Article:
The Taste Festival: The Foods (and Beverages) of Italy

Sat. 4, Sun. 5, Mon. 6: TASTE Food Festival. Fortezza da Basso. Open to the general public Saturday & Sunday from 2:30 – 7:30 pm, Monday 9:30 am – 4:30 pm. Admission: €20; children under 12 free.

This year’s 16th edition of Taste, a food fair showcasing the fine ingredients that make any Italian meal complete, will welcome over 500 participating producers and companies. It will showcase a wide variety of food and drink products including but not limited to cured meats, fish, cheeses, pasta, organic olive oil, balsamic vinaigrette, bread, jams and spreads, farm fresh produce, bitters and digestives, gin, craft beers, wine, chocolates, biscotti, cakes, and coffee.

The festival will be open to the public, buyers, and the press at different times to prevent an overlap. Taste will provide an unforgettable experience of food and beverage tastings and give visitors the opportunity to meet the producers, build connections, and hear about the products in a detailed, personable way.

The food fair will be divided into five different sections: Taste Tour, Taste Arena, Taste Special Area, Taste Tools, and the Taste Shop. The Taste Tour, which will give visitors the option to indulge in and learn about many food and beverage products, will begin on the top floor of the Central Pavilion of the Fortezza with savory foods. The tour will continue down to the ground floor where sweets and beverages will be featured.

The Taste Arena, also located on the top floor of the Central Pavilion, is the area where special presentations and talks open to guests will take place touching on issues and topics in the industry. The Taste Special Area will be held on the ground floor of the Central Pavilion and will spotlight amari (plant-based digestive liquors) and their “Made in Italy” excellence.

Visitors will also have the chance to purchase products and kitchenware during their time at Taste. Taste Tools is a section that features kitchen and table accessories to purchase from leading companies, and the Taste Shop will wrap up the festival experience by giving visitors the opportunity to look through the products they have discovered and purchase the items of their choice at the Taste Shop.

The food festival will be back in person this year after being held online through Pitti Connect, which brought in over a million page views. Taste is not only a food fair, however. Along with tasting new products and meeting the producers, the fair will host presentations, debates, book readings, themed dinners, and workshops in relation to modern trends of the table.

Jazzy Taste is this year’s theme, presenting a metaphor between food and music. Jazz and cooking are both innovative techniques that explore new ideas and combinations, whether it be new sounds or new flavors.

Another focus of this year’s edition of Taste is a staple food in Italian cuisine, pasta. With a long and rich history in Italy, pasta is a simplistic yet integral part of Italian culture. On Feb. 5 at 3 pm there will be a talk dedicated to pasta entitled “The Comeback of Packaged Pasta” which will touch on how packaged pasta is becoming more acceptable and increasingly trendy in Italy as opposed to fresh pasta. Frescobaldi, premier winemakers in Tuscany since the 1300s, will be unveiling their premium pasta capsule collection. The ancient varieties of durum wheat pasta will be used to make as spaghetti, fusilli, penne, and linguini in a product line called Tirrena.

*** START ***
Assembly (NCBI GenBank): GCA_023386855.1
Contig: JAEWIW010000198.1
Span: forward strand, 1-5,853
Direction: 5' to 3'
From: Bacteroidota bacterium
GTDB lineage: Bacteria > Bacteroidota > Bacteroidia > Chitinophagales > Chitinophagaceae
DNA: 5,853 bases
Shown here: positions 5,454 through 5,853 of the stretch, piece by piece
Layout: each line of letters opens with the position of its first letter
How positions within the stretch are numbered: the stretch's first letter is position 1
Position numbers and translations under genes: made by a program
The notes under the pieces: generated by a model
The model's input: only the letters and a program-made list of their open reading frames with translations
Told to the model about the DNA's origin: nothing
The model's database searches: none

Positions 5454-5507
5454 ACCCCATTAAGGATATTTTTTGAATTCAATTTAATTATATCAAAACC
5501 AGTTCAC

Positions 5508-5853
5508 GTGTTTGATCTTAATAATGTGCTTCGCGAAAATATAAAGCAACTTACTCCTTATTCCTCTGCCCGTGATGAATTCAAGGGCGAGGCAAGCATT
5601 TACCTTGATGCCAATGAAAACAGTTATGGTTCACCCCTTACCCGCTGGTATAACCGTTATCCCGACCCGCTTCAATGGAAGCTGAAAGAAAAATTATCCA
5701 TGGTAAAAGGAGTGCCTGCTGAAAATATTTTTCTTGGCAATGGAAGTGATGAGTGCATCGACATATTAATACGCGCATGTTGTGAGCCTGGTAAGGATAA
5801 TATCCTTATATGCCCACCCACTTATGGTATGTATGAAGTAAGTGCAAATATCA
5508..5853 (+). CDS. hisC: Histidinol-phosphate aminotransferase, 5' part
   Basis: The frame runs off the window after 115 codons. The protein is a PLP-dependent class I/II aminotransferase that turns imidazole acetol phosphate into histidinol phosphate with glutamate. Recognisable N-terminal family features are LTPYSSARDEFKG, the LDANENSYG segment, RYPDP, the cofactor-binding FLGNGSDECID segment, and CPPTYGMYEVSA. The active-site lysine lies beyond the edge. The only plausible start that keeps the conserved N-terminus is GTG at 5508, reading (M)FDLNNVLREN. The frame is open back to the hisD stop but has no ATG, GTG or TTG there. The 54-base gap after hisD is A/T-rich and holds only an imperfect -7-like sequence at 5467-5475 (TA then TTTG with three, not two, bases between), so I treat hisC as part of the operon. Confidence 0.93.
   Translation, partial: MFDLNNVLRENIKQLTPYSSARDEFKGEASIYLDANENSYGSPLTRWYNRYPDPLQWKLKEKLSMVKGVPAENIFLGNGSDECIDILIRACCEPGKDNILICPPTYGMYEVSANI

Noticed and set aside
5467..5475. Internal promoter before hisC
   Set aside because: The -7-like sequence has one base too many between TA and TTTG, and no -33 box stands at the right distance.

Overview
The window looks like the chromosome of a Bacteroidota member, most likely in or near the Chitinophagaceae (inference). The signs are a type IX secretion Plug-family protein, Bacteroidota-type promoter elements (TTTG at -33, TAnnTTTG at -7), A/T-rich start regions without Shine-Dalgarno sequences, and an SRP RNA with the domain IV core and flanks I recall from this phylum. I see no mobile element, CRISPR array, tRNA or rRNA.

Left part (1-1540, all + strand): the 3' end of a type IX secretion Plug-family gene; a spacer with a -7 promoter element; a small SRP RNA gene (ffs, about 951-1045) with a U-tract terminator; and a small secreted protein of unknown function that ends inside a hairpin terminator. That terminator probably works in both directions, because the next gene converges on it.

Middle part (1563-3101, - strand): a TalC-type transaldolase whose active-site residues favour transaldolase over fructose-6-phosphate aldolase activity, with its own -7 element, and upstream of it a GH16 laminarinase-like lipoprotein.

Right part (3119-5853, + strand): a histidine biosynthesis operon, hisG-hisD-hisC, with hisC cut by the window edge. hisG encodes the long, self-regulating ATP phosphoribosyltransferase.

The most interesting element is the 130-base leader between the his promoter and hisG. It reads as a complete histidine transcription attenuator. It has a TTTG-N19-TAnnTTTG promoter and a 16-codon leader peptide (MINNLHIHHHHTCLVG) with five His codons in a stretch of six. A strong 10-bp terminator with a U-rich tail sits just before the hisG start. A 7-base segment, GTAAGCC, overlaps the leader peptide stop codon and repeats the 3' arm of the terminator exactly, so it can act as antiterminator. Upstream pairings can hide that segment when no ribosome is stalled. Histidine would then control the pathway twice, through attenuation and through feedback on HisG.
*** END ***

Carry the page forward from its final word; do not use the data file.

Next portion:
Several other presentations will be held during the food festival to enlighten visitors with important information regarding the food and drink industry in Italy. Two of the talks, “This is What Pasta Women are Made Of” and “The Origin of the Raw Materials on the Label: a Must to Defend,” will highlight topics regarding how women are succeeding in the pasta- making industry as well as emphasize the importance of knowing where the materials in popular products originate.

This year’s festival includes an entire floor dedicated to digestives, including bitters and amari, traditional digestives that are consumed after a big meal; however, Taste is aiming to make consuming one of these drinks popular, even before the meal begins. There are many different types of digestives that can be taken alone or mixed into cocktails.

Thirteen artisanal amari are being served in this section of the festival are made in Italy. Typically, these drinks have an intense herbal or spicy quality, a varying degree of bitterness, and a high concentration of alcohol.

Two awards will be given at the Taste food festival: the Forchettiere Awards 2023 and the Premio Tavoletta d’Oro 2023. The Forchettiere Awards, or the Fork Awards, will spotlight the best Florentine and Tuscan restaurants, the dish of the year, the most sustainable restaurant of the year, the signature cocktail of the year, and the person of the year. The second award, the Premio Tavoletta d’Oro, will be given to the best Italian chocolate makers. These events will take place on Feb. 4 and 5 at 12 noon, respectively.

A complete schedule of the Taste events can be found at

Additionally, there is a calendar called “Fuori Di Taste” that will not be held at the festival itself, but at restaurants throughout the city. “Fuori Di Taste” will comprise dinners and presentations. From Feb. 2 – 6, these events will emphasize tasting new products and visiting beautiful establishments around Florence. For a complete calendar of the program,  visit (Parker Hurley)